The problem the way I see it is that we tend to teach the subjects rather then the students.

    There seems to be an obsession on detail but not the basics. Education should at the end of the day, should not teach you literature, but how to learn and appreciate literature, should not only teach you the mathematical formula but the logic behind it. Its also true that learning the historical fact is not learning history but facts… more focus should be placed on the historical links and context of those facts and how, for example, British imperialism has effected the Israeli Palestinian and India Pakistan conflicts, and has what correlation there is between those events and the rise of Bin Laden etc. And why not, students should be exposed to the theories of historical analysis, be they Hegelian/Marxist, Althuser’s histo-scapes etc. (don’t want to say too much as Eoin will rubbish me in a second ;) ).

    The point is teach the subject is like giving man a fish. Much better to teach a man how to fish. I have no qualms ins stating that our education system has been failing us for a while, though I recognize that a lot of improvements have been made over the last decade. Especially with our better understand of how different people learn. Once again, teach the student not the subject.

    Re Civil Servant’s Pay

    Once again this is nothing but token politics. What are we to gain from this? Instigate a new witch hunt perhaps to further alienate the masses from the real issues we face as a nation? Or are we to push public sector pay down whilst still claiming that we will not effect front line services? are we so naive?

    Sheer populism which does not improve our condition one iota. Please Clemron, for better or worse you are now our leader, cut the posturing and poses and lead.

  40. @Colin – there you go. I said you were being a bit harsh on me on Saturday…..

    BTW – I hope you noted my sterling defence of Danny Alexander yesterday?

    I’m not all bad you know.

  41. @ Alec

    “BTW – I hope you noted my sterling defence of Danny Alexander yesterday?
    I’m not all bad you know.”

    hahahaha…. yes you did so at my expense… am I to take it that I am all bad then? ;)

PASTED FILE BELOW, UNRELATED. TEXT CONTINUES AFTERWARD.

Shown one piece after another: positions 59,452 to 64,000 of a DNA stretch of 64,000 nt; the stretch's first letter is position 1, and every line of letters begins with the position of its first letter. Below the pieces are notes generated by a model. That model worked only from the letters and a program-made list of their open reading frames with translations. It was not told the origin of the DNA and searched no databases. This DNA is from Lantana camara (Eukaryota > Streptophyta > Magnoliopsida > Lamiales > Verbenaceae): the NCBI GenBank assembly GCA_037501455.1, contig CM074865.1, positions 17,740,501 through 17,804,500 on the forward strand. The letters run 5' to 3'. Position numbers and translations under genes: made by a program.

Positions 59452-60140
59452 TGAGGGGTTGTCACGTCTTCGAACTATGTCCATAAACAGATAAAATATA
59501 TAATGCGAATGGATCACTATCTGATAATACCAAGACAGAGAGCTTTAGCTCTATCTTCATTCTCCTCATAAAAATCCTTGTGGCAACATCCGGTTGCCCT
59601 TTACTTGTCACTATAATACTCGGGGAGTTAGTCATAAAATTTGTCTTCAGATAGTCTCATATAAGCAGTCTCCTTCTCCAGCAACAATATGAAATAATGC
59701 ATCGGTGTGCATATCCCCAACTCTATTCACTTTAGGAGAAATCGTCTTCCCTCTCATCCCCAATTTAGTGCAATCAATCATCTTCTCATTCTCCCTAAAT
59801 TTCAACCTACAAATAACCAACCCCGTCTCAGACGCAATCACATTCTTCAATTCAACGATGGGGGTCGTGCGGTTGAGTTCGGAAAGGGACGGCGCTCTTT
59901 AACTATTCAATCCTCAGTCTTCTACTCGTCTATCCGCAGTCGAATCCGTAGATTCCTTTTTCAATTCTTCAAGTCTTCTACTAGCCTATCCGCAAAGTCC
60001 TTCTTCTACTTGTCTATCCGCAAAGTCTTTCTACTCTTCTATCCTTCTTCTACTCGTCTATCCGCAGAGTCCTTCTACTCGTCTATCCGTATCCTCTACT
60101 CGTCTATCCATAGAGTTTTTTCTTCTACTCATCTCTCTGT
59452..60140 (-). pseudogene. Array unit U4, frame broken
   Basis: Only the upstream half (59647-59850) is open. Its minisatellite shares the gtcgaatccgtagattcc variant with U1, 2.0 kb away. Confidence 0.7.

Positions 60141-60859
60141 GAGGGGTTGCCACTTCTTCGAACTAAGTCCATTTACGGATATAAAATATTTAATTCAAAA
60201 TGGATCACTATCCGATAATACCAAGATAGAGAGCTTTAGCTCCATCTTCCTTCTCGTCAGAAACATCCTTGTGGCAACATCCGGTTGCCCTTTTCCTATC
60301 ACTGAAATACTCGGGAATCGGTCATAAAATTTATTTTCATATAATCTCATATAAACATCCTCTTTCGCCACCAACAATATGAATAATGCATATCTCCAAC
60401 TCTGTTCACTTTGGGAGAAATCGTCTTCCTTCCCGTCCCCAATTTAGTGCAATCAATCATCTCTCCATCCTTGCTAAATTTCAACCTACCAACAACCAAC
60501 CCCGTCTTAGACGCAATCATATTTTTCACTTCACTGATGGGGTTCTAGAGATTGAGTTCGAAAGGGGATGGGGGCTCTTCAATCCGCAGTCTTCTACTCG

42. Xiby,

    The phrase you are looking for is Critical Thinking.

    There are 27 intelligences (or so they say). This one is in rapid decline I accept that.

    Critical Thinking is like your appendix- it had a sue once. Such is the nature of human evolution that once there is no longer a need for it – then as a skilll it becomes extinct.

    Thus, unfortuantely for wealthy well brought up children the intelligence is a bit latent/rustic. Mummy or Daddy has done all their thinking for them.

    The streetwise urchins seem to have it in abundance. Unfortunately they do not direct it always to the best use.

    Thus, whilst it appears education has a key role in nurturing this intelligence- it is up to the parents/society to ferment it in the children in the first place.

    It is why my son accompanies me on any political venture I set out upon. He has made quite a habit of finding himself in the local media and long may it continue.

    One day, be it quantum theory or Gramscian theory- i hope he puts it to good use.

  43. @ Eoin,

    I accept that the problem is fundamentally a cultural one. Nowadays we seem all more obsessed with the leaves, missing both the tree and the woods. I guess its the drawback of a specialized society.

    Thx for the Critical Thinking bit…. Its true I was looking for that particular word to explain it but couldn’t get my finger on it ;) Save me a lot of critical thinking to get to the term critical thinking ;) thanks again ;)

  44. @ ALEC

    “I’m not all bad you know.”

    I didn’t ever think that ALEC-just a little…………..myopic?—-at times.

    Mind you-my eyesight is deteriorating fast ! ;-)

  45. Colin – I believe you are wrong about public sector managers.

    I have to use two hospitals, one local, one specialist. The specialist hospital is a flagship teaching hospital. The two could not be more different if they were on different planets.

    The local one still treats patients as inferior, it is dirty, dreadfully organised, the food is disgusting etc etc.

    The specialist one is quite remarkable and has brought in innovation after innovation to improve things over the years. In staffing, training, diagnostics, patient care – everything.

    It is no easy job (arguably harder) to change these enormous institutions for the better and one often faces rows one would not face in the private sector. To push them through requires charisma, intelligence, understanding and passion.

    The Chief exec of the specialist hospital is paid an enormous amount, but his hospital is miraculous, it is the largest employer in the city and his budget runs into hundreds of millions.

    I say he earns every penny and I would gladly see his level of pay at my local hospital if it produced the kind of transformation he has.

  46. SUE
    “I say he earns every penny”

    Sounds as though he does.

    I was making a general comparison between public & private sector .

  47. Sue Marsh

    What exactly does an NHS manager do? BBC local news here have just run a report on Andrew Lansley going to Milton Keynes hospital and personally organising the recruitment of 10 midwives. It doesnt seem to leave much for anyone else to do.